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Monday, June 15, 2009

The Complicity of Right Wing Vitrol: the Escalation of White Nationalist Violence

More on the "Lone Wolves" and the complicity of America's right wing. This take is by Judith Warner. RGN

June 11, 2009, 8:05 pm

The Wages of Hate
It is all too familiar.

A lone gunman takes a life in a hate crime. Law enforcement officials describe him as acting alone.

But he’s not alone — not in spirit, at least.

Like Scott Roeder, the man charged in the shooting of the Wichita, Kan., doctor George Tiller nearly two weeks ago, James von Brunn, the white supremacist charged with killing a guard in an attempted shooting rampage at the Holocaust museum in Washington on Wednesday, doesn’t have any current, overt links to extremist groups. Yet his violent hatred — of Jews, blacks, the government — echoes throughout the universe of right-wing extremists, who just a few years ago hailed and revered him as a “White Racialist Treasure.”

And though he’s an outlier — disturbed, deranged, disavowed now by many who share his core views — his actions really can’t be viewed in isolation. As was the case with Tiller’s murder, which followed months of escalating harassment and intimidation at abortion clinics, von Brunn’s attack on the Holocaust museum has to be viewed as an extreme manifestation of a moment when racist, anti-Semitic agitation is rapidly percolating. White supremacist groups are vastly expanding. And right-wing TV rhetoric, thoughtless in its cruelty and ratings-hungry demagoguery, is helping feed the paranoia and rage that for some Americans now bubbles just beneath the surface.

Hate group membership had been expanding steadily over the course of the past decade — fueled largely by anti-immigrant sentiment. But after Barack Obama’s election, it spiked. The day after the election, the computer servers of two major white supremacist groups crashed, because their traffic went through the roof, Mark Potok, director of the Southern Poverty Law Center’s Intelligence Project, which tracks right-wing extremists and hate groups, told me this week.

As the former Klansman and Louisiana state representative David Duke predicted last June, the face of the first black man in the White House was a “visual aid” for white supremacists, spurring a rapid rise in recruitment and radicalization.

“Rightwing extremists have capitalized on the election of the first African American president, and are focusing their efforts to recruit new members, mobilize existing supporters, and broaden their scope and appeal through propaganda,” the U.S. Department of Homeland Security reported this past April.

I wrote last week about the rising threats to and vandalism at abortion clinics that followed the election of our first pro-choice president in eight years. A similar increase in intimidating activism has been observed over the past seven months among hate groups — and simply hateful individuals. In November, a predominantly black church under construction in Springfield, Mass. was burned to the ground by three men who bragged of doing so in protest of the election. A cross was burned outside the home of a family of Obama supporters in Hardwick, N.J.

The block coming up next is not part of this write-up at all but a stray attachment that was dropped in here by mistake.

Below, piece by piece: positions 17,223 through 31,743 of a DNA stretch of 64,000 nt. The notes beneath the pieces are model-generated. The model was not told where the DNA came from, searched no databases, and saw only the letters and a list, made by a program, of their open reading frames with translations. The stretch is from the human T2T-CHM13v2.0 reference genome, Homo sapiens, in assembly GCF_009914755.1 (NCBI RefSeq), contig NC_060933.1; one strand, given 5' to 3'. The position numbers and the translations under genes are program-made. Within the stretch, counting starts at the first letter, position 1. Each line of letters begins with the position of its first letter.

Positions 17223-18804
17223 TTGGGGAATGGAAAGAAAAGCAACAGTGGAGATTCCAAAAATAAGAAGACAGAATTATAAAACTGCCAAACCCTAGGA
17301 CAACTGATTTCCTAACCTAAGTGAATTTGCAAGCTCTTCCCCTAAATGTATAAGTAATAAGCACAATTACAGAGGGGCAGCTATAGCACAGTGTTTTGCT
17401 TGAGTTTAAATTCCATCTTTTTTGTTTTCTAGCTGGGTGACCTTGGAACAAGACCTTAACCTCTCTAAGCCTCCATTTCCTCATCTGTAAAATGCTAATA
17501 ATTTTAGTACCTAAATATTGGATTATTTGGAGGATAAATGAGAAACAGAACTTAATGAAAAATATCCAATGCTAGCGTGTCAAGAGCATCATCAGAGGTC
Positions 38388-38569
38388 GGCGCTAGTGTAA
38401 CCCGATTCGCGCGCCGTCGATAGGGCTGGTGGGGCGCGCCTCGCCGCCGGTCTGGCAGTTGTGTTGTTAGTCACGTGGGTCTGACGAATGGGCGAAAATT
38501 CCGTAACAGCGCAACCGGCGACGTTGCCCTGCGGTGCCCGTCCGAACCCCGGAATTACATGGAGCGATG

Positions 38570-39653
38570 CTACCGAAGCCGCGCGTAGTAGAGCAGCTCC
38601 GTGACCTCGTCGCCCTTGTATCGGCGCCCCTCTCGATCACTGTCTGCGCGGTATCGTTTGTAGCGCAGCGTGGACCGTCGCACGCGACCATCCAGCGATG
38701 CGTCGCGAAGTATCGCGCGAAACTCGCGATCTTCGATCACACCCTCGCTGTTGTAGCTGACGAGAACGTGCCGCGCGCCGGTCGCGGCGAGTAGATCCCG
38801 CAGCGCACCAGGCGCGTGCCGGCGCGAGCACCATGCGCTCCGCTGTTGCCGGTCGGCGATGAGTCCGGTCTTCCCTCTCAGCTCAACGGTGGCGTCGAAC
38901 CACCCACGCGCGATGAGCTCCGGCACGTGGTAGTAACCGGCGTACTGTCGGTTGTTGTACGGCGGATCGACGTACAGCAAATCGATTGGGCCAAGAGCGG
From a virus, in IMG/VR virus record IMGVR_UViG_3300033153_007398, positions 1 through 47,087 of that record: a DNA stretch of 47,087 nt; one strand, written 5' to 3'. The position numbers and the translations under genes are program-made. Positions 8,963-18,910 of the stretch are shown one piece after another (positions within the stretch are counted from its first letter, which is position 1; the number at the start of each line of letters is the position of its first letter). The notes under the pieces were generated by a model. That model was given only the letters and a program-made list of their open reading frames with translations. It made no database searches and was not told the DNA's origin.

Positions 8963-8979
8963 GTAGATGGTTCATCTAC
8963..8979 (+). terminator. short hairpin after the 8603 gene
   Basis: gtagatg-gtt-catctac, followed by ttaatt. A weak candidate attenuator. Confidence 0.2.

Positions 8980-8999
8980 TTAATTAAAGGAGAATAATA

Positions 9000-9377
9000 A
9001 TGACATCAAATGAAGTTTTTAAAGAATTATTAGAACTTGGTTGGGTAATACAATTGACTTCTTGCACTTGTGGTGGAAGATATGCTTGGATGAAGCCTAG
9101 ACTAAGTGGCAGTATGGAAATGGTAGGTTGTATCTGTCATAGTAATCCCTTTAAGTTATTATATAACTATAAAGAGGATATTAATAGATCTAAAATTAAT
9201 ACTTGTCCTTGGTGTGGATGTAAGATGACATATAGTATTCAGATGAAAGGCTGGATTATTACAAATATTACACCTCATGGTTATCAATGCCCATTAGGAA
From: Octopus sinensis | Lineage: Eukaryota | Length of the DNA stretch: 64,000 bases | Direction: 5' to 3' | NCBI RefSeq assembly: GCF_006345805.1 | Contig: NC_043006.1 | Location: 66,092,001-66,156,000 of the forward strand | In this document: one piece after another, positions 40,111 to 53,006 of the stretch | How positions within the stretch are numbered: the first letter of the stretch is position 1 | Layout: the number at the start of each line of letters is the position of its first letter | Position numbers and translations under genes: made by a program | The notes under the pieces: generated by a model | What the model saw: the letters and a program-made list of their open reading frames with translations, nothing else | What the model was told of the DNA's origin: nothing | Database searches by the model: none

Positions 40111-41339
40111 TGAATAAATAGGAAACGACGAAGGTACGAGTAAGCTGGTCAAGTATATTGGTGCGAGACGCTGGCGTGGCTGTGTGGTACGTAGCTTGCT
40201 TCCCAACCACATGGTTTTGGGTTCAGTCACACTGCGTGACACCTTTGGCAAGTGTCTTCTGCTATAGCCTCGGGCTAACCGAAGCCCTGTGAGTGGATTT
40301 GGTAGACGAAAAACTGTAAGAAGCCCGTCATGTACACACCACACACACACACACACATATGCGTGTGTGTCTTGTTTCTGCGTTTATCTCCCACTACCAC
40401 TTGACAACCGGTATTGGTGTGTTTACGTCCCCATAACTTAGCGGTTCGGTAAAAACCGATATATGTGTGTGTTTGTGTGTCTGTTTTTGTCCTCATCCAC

As was the case with increasing clinic vandalism and verbally violent protest, it was only a matter of time before this racially motivated destruction and intimidation turned to physical violence. And there’s one additional, highly disturbing parallel between von Brunn’s intended white supremacist shooting rampage and Scott Roeder’s “pro-life” killing of George Tiller: In both cases, at least some of the core beliefs of extremists were echoed, albeit in more socially acceptable language, by right wing news commentators.

Bill O’Reilly had routinely talked in recent years about “Tiller the baby killer.” Other right-wing talk show hosts like Glenn Beck, Lou Dobbs and Rush Limbaugh have similarly tapped into — in somewhat coded form — some of the key concerns of extremist hate groups: that the economy has been destroyed by government-proffered “bad” loans to illegal immigrants, for example, or that FEMA may or may not — Beck equivocated for an awfully long time — be running “concentration camps” for U.S. citizens, or that the Obama administration is declaring war on decent Americans by labeling them as “extremists.”

(“So you have a report from Janet Napolitano and Barack Obama, Department of Homeland Security, portraying standard, ordinary, everyday conservatives as posing a bigger threat to this country than Al-Qaeda terrorists or genuine enemies of this country like Kim Jong Il,” is what Limbaugh had to say about Homeland Security’s April report.)

The result of this wink-wink anti-immigrant and anti-government rhetoric has been “a kind of mainstreaming of hate propaganda,” Potok said. “The white supremacist propaganda agenda is being expressed by pundits, politicians, and preachers. Criminal violence by members of this movement is a tiny danger to most Americans. The larger danger is the mainstreaming of these very vile and provably false ideas that do lead to violence.”

You can’t accuse Beck or Limbaugh of inciting violence. But they almost certainly do stoke the flames. They may give people who are just about to go over the edge — the sort of “guy that could not take it anymore” as one poster on the white supremacist forum, described von Brunn — some sort of validation for their rage.

“The pot in America is boiling,” Beck said this week, in the wake of the Holocaust museum killing. “And this is just yet another warning to all Americans of things to come.”

That creepy schadenfreude just about says it all.

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